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  1. #1
    I just bought a house in Las Vegas built in 1951. It has a split system of 125kBtu gas furnace (80% AFUE)with 5 ton (10 SEER) condensing unit. The system appears to be about 7 years old.

    The system cannot adequately heat the house on a night where the outside air temperature is 28.

    Apparently the problem is that the two return air grills in the house are vented directly (no duct work) to the crawl space and the updraft furnace is directly mounted over a hole in the garage floor directly above the crawl space, thereby making the entire crawl space the return air "ductwork" for the system.

    I measured the inlet air temperature at the furnace blower to be about 35 on a cold night.

    I have had two HVAC contractors out. Both suggest a whole new system horizontially mounted in the attic with all new duct work and new ducted cold air returns in the ceiling.

    The price for the new systems is heart stopping.

    Apparently no one is willing to run real duct work through the crawl space and attach it to the existing furnace (Why?)

    Can anyone offer another suggestion ??

    Thank you. Happy Holidays.

  2. #2
    Join Date
    Mar 2005
    Posts
    657
    How much room is there in the crawl space? Is the reason they don't want to do it because it is super tight to get someone into in the first place? If there is at least a couple of feet of room it shouldn't be that bad. If so I'd try another contractor.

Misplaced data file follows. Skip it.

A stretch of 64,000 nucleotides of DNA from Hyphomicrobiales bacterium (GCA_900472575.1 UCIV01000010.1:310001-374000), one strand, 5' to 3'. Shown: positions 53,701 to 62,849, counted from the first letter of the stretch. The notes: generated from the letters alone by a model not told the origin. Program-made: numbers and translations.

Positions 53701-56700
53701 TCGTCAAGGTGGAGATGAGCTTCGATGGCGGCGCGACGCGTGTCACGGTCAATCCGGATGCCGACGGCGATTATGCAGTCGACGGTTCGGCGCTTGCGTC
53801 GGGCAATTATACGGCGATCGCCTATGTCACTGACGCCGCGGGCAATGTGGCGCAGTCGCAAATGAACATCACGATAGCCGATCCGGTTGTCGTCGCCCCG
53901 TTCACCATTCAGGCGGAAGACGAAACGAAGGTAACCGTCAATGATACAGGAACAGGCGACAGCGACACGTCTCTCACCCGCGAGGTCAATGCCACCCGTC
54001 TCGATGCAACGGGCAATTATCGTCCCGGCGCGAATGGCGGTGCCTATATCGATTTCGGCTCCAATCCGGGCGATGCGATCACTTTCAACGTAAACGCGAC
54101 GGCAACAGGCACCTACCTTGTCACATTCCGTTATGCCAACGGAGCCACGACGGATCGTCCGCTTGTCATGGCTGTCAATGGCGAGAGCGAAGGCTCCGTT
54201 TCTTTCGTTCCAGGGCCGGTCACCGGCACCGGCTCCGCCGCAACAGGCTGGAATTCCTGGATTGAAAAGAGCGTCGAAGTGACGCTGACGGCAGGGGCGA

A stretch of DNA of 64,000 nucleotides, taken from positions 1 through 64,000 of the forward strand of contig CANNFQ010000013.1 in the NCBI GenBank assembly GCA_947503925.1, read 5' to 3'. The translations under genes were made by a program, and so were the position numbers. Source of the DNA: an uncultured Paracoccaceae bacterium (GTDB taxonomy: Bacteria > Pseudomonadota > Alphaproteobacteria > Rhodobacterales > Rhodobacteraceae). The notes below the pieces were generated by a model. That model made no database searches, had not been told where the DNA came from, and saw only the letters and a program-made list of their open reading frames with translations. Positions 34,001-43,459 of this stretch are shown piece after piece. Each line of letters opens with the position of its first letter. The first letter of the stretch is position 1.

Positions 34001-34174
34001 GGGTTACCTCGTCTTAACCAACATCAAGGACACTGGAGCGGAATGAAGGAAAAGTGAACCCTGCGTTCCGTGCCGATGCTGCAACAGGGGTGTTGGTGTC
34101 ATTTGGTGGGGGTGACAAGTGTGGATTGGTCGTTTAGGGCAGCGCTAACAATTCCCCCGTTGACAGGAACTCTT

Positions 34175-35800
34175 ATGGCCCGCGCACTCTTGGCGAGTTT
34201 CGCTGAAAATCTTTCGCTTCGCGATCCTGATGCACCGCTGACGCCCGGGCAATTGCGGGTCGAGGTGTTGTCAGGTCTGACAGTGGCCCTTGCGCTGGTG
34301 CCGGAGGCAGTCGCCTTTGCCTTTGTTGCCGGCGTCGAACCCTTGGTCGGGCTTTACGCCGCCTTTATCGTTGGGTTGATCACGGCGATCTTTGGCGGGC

3. #3
    The crawl space is very tight. Having just moved here, I am also coming to understand that black widow spiders are very abundant in crawl spaces here. One contractor mentioned that most flexible duct work is no longer rated for crawl spaces. Crawl space is prone to dampness in winter here.

  4. #4
    Join Date
    Jul 2001
    Posts
    3,112
    If you have room, consider this.
    Elevate furnace onto a platform. Should be off the floor at least 18" anyway if in a garage. Plug hole in floor.
    Run return duct up off of platform and into the attic.
    Cut returns into ceiling.

  5. #5
    Join Date
    Nov 2001
    Posts
    1,874
    or move the furnace to the attic space and gain more garage room.
    If you try to fail, and succeed.
    Which have you done ?



  6. #6
    Join Date
    Mar 2005
    Posts
    657
    troyorr
    Couldn't you also plug the bottom and come in from the side of the blower chamber. Why does it have to be 18". Am I missing something here?